Somewhere along the way toward an egalitarian society, we lost sight of the fact that women are different from men. Likewise, recognizing and diagnosing ADD in women isn't the same as it is for men.
Applying male ADD symptoms like aggression and hyperactivity towards a female with ADD doesn't provide an accurate frame of reference for diagnosis.
Noticing the Differences
Girls with ADHD are don't usually stand out in a classroom. "They're the ones sitting in the back, looking out the windows, twirling their hair," says Terry Matlen, the vice president of the National Attention Deficit Disorder Association and host of ADDconsults.com "People write them off as space cadets." As far as their ADHD is concerned, these girls are neglected children. They grow up to become neglected women.
Sari Solden, whose book Women with Attention Deficit Disorder is a must read for any woman with ADD, talked about this neglect in an interview conducted at an ADDA Conference. "A significant number of women with ADD go undiagnosed because first of all, most women were never hyperactive and didn't cause problems for anybody, so of course they weren't picked up."
According to Solden, women who have ADHD are misdiagnosed and treated for something other than an attention deficit. "Even if they go to their doctor or complain to their therapist of feeling overwhelmed or disorganized, they're much more likely to be give a diagnosis of depression instead of ADD."
A woman who has ADD may also have depression, as many people who have ADD also live with depression or other disorders. But treating the depression is only part of the solution. Once the depression is under control, she is still left with untreated ADD.
Living With It
The first step is to get an accurate diagnosis from someone who understands ADD in women. Doctors, psychologists, psychiatrists and other mental health care professionals can make the diagnosis. Ask how many adult ADD patients they have and how many of those are women. What treatments have they tried and how successful have those treatments been?
Keep in mind that ADD can occur along with other disorders, such as depression or PMS. Ask about these possible co-existing conditions, also known as 'comorbidities,' and how much experience the doctor has in treating someone who has more than one diagnosis.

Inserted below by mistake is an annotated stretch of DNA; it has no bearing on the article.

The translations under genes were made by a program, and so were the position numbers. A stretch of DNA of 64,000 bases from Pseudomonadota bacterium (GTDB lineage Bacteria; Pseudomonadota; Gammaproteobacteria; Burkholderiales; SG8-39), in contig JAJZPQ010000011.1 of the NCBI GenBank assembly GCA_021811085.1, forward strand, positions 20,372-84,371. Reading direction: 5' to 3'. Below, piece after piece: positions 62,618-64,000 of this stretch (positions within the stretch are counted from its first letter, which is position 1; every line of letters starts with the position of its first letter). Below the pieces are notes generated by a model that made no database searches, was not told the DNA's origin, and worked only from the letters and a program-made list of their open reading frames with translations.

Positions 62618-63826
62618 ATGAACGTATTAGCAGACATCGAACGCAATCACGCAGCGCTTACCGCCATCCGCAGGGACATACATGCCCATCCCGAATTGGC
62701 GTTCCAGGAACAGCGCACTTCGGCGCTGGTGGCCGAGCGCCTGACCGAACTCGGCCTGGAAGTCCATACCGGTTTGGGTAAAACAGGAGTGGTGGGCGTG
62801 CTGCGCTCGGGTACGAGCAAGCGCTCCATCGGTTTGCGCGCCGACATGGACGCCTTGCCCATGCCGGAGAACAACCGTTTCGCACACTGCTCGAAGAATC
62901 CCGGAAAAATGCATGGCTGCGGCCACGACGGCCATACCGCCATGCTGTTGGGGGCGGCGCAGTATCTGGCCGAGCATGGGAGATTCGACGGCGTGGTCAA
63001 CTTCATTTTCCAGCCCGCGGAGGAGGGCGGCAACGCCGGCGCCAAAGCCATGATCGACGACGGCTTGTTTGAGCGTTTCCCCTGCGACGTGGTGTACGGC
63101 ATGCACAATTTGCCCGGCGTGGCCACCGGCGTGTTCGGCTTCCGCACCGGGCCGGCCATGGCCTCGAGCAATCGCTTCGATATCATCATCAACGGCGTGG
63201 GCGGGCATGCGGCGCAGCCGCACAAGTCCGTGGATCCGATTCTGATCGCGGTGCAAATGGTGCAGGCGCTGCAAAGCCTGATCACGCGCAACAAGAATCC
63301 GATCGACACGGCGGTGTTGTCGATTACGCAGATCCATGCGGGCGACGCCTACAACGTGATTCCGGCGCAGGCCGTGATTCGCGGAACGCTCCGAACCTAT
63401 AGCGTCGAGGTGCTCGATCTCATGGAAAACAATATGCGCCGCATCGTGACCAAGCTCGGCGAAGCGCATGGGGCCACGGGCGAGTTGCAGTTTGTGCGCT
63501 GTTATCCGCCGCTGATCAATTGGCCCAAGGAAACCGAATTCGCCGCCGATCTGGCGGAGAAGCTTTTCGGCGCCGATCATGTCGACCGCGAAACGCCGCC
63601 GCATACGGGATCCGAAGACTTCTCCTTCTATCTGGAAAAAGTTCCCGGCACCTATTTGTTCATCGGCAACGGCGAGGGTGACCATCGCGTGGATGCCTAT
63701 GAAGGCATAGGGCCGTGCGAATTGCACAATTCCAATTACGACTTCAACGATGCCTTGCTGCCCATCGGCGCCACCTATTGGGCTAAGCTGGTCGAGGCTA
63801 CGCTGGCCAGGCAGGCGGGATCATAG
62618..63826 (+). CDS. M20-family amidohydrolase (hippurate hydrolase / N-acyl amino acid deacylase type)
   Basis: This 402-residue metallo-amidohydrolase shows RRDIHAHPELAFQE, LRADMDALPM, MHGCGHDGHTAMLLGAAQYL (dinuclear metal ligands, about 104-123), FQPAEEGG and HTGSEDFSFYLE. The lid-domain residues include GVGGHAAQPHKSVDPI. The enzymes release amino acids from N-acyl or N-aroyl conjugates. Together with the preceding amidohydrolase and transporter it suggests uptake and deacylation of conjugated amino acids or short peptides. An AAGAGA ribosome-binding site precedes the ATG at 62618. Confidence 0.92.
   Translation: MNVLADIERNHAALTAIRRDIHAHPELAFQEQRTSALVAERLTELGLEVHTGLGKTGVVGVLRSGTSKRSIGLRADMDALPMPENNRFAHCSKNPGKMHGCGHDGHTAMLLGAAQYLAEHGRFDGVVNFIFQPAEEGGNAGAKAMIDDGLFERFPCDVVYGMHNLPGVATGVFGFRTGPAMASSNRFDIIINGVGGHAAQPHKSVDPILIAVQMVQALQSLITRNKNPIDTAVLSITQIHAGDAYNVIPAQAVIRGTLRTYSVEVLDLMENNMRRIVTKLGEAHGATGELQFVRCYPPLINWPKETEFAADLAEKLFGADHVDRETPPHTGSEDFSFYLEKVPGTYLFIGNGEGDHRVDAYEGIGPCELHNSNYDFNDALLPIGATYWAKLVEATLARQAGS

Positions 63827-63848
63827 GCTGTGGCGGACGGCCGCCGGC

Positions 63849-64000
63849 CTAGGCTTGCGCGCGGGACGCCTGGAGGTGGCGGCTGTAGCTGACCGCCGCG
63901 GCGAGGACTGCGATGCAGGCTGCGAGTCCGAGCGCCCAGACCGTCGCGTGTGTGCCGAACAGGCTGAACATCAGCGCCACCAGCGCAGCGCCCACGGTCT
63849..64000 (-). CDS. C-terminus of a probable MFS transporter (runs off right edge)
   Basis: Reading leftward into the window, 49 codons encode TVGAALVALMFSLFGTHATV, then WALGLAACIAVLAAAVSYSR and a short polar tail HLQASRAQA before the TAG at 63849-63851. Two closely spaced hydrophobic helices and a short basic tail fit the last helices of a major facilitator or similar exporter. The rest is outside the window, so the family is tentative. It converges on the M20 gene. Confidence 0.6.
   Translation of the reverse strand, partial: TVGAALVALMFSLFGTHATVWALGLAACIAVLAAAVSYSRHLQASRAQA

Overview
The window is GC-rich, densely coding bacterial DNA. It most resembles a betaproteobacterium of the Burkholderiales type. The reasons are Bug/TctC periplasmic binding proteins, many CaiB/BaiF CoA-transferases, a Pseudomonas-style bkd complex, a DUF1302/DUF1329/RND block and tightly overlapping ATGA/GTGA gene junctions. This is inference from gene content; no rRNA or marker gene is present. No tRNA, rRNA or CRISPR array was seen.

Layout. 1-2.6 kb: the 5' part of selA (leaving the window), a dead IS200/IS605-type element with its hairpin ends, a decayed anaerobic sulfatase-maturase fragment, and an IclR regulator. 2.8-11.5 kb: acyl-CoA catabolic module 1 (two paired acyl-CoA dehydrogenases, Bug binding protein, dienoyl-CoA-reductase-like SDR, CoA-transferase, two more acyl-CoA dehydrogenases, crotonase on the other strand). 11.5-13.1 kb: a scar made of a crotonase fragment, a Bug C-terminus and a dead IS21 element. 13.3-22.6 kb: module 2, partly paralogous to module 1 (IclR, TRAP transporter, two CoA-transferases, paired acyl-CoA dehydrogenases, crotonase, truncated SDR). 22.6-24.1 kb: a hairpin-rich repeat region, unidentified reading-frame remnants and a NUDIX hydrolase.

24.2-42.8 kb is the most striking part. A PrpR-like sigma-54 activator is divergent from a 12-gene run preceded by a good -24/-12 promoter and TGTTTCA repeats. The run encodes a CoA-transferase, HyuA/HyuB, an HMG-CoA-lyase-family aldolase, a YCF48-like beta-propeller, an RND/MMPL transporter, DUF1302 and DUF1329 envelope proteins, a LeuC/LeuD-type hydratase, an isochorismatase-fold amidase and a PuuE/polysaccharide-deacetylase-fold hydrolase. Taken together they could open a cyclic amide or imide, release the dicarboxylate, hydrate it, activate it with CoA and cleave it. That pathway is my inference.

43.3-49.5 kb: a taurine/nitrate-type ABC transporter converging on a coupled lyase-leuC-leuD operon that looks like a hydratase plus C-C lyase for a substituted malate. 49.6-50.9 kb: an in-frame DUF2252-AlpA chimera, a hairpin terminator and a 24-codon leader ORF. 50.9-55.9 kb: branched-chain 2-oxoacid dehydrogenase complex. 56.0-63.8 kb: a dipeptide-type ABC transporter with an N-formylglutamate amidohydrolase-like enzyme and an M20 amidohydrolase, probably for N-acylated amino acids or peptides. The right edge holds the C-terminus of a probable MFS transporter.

Kathleen G. Nadeau offers other suggestions about living with ADD in her book Adventures in Fast Forward (Brunner/Mazel). Her first suggestion is that you give yourself a break. Women are taught to be "pleasers," and often put unrealistic demands on themselves as they try to balance family, career and other responsibilities. Accept the fact that houses get messy and some things don't get done. Just do the best you can. Enlist the help of other family members for household chores.
One step towards eliminating the need for Superwoman is to simplify your life. Decide what is important and what isn't. Look for ways to reduce commitments that drain both time and energy. Learn how to say "no," or, at the very least, learn how to say "I'm sorry, but that doesn't work for me."
Christine A. Adamec talks about learning to pick and choose your responsibilities in her book Moms With ADD (Taylor Publishing, 2000). "When anyone asks you to perform any task that is due after today and that requires more than five minutes, either say 'no' or hold yourself back from saying 'yes.' Instead, say that you must think about it. Resist the intense pressure that can sometimes emanate from others, who say that you've 'always' done this before, that it's easy, it won't take much time, and so forth. No matter what, tell the person you must think about it and let them know."
This technique gives you time to actually decide whether or not you can - or want to - do this. If you decide that you can do it, then say "yes." If not, then call the person and tell them that you won't be able to do whatever it was that they wanted you to do for them. Give yourself permission to say "No."
Working Through It All
Most women have a lot of pressure, working a full time day job and then coming home to a second full time job of caring for others. For women who have ADD, this workload can be especially stressful. But, with a proper ADHD diagnosis and treatment, you can learn to manage both your home and your ADD.